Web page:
The International Writers Magazine
Children's Book Review

Red Moon by Rachel Anderson
Paperback 256 pages (April 6, 2006)
Publisher: Hodder Children's Books
ISBN: 0340799404
Vanessa Hyde review

here is no question that Rachel Anderson, the winner of the Guardian Children’s Fiction Award, has delivered a brave novel Red Moon. This faces the awkward issues of race, prejudice, bullying, death and identity. Every parent would marvel at such a book which could provide a basic set up of answers in a moral tale for their kids.

However, after reading Red Moon I am not so sure that children aged I’d say, eleven onwards would really engage with this story.

Initially Hamish is not a likeable character, despite the fact he is bullied and experiences not the most ordinary life with his intellectual French mother and overpowering Scottish father. He unfortunately is presented as one of the kids you knew at school that was geeky but never seemed to want to help themselves. All kids like to identify or even imagine themselves being the central character of the story they read, that is, if the little hero of the book seems "cool" or up for an adventure. The reality is that little Hamish, bless him, is too sarcastic and negative for someone his age to really respond too and connect with.

The fact that Hamish is bullied conjures up pity and evokes sympathy from the reader, this is a helpful way for children to learn ethics of bullying with their peers in the classroom and comprehend even more the suffering of those who experience being bullied. Unfortunately the vocabulary also is quite advanced for a young readership, even myself an English student had to ponder over the meaning of a few words.

The element of this book which makes it worth reading is it’s probably one of the first children’s novels that educates and provides children with an insight as to what other children and people suffer from experiencing and emigrating from war or poverty zones. It likely would have been difficult writing for children about a subject which is sensitive and political without trying to be upsetting or lacking detail. Anderson cleverly has portrayed one of the world’s most current debated issues to children in a simple and comfortable way for them to understand. The fact she writes Hamish’s narrative and then contrasts it with Ahmed’s narrative will highlight to the readers the difference in lifestyles both boys have. Ahmed's family try to flee Africa to go to Europe and a better life. After Hamish's stepfather dies Hamish's mother has an opportunity to study in France and takes Hamish along with her to the University by the sea. Hamish discovers that no one likes 'strangers' here and seem indifferent to the plight of refugees. Ahmed gets onto a boat with his family after a lot of money has changed hands and the boat sinks. He alone reaches the shores of France and discovers that although he is alive he is completely ignored, as a piece of driftwood that people would like to plunge back into the sea.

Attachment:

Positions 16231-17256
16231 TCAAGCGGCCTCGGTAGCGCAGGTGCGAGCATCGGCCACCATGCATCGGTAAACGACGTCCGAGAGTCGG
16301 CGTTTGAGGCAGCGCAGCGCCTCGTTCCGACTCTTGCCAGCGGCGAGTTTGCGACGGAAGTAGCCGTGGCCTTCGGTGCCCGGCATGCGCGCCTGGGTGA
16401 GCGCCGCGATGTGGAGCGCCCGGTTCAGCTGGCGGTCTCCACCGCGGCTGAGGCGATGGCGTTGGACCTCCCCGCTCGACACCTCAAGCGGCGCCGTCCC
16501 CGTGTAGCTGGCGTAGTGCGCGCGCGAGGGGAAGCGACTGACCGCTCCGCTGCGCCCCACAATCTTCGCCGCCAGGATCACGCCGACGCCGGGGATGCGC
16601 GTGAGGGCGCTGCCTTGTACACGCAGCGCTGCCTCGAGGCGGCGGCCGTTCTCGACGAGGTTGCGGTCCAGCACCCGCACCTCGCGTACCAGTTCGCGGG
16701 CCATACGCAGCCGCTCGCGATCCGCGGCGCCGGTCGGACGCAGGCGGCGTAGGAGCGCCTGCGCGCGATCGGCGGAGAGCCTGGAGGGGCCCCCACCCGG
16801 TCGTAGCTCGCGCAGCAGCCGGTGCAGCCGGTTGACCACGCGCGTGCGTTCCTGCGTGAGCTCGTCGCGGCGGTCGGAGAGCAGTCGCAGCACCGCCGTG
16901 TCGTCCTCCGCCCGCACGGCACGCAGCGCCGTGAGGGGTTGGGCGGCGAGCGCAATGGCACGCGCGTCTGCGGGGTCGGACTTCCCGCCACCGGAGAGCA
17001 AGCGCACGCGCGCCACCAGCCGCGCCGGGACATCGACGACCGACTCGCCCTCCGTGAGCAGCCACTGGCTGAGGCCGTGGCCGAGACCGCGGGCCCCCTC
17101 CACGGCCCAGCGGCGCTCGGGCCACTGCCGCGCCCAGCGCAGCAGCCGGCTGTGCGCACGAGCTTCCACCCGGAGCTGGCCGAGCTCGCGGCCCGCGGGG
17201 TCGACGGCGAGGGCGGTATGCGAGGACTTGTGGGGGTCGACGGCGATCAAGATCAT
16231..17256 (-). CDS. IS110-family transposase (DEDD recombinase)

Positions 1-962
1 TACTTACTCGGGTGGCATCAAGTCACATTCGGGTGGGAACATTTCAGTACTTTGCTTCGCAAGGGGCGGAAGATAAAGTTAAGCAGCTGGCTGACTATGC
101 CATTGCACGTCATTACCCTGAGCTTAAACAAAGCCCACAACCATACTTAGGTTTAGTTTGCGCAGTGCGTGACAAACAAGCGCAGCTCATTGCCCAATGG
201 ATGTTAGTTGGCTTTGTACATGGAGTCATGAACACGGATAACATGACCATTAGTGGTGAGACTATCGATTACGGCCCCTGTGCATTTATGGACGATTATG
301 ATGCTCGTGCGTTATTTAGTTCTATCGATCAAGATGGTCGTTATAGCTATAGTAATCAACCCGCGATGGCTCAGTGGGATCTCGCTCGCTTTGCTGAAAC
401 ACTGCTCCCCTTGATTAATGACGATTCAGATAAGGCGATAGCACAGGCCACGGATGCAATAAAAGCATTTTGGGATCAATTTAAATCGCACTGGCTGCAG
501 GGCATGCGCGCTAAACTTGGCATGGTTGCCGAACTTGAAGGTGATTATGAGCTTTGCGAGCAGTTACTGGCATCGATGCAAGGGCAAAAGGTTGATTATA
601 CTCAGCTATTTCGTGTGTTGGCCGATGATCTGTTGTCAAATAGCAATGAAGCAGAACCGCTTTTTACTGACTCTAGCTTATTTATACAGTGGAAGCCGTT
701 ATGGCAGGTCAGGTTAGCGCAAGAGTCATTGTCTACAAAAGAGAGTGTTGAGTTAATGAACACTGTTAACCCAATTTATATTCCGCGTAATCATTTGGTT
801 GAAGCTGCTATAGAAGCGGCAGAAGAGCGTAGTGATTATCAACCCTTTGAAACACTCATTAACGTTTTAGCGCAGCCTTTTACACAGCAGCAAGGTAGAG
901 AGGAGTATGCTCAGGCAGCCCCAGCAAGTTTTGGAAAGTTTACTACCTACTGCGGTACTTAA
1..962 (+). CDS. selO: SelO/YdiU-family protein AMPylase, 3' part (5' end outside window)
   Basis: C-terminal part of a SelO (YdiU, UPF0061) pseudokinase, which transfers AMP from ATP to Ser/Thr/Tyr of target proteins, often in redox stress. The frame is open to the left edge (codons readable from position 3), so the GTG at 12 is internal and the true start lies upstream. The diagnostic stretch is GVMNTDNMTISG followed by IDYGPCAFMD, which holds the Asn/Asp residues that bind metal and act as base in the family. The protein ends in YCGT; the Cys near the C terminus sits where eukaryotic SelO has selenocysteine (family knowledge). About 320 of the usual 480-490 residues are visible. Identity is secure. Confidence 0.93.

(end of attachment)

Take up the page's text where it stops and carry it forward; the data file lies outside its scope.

Both boys have lost a parent in different methods. Many children about to encounter adolescence will endure feelings such as being lost, alone, confused at the world and not fully understanding the world’s ways at some point.

The best outcome of the story is the fact that after some hestitation and awkwardness Hamish learns to help Ahmed. First he tries to give him food, but Ahmed needs more, he needs guidance and Hamish isn't sure he is up to that at all. Red Moon inspires us to acknowledge the suffering of others in cultures different from our own and encourages children to think beyond the boundaries. I’m sure teachers would find this book a useful book to dip into and point out the scenarios to help children to learn about war, racism and famine. Though the reality is a harsh one to become accustomed too, everyone, old or young needs to prepare for what could be ahead.

In the end Hamish realises he has to help Ahmed get to England and he becomes a better person because of Ahmed. It's a shame, I sense his redemption comes too late in the story because I’m not sure if a child reading this will persevere unto the end.
© Venessa Hyde March 20th 2006

Vanessa is 2nd year Creative Arts student at the University of Portsmouth

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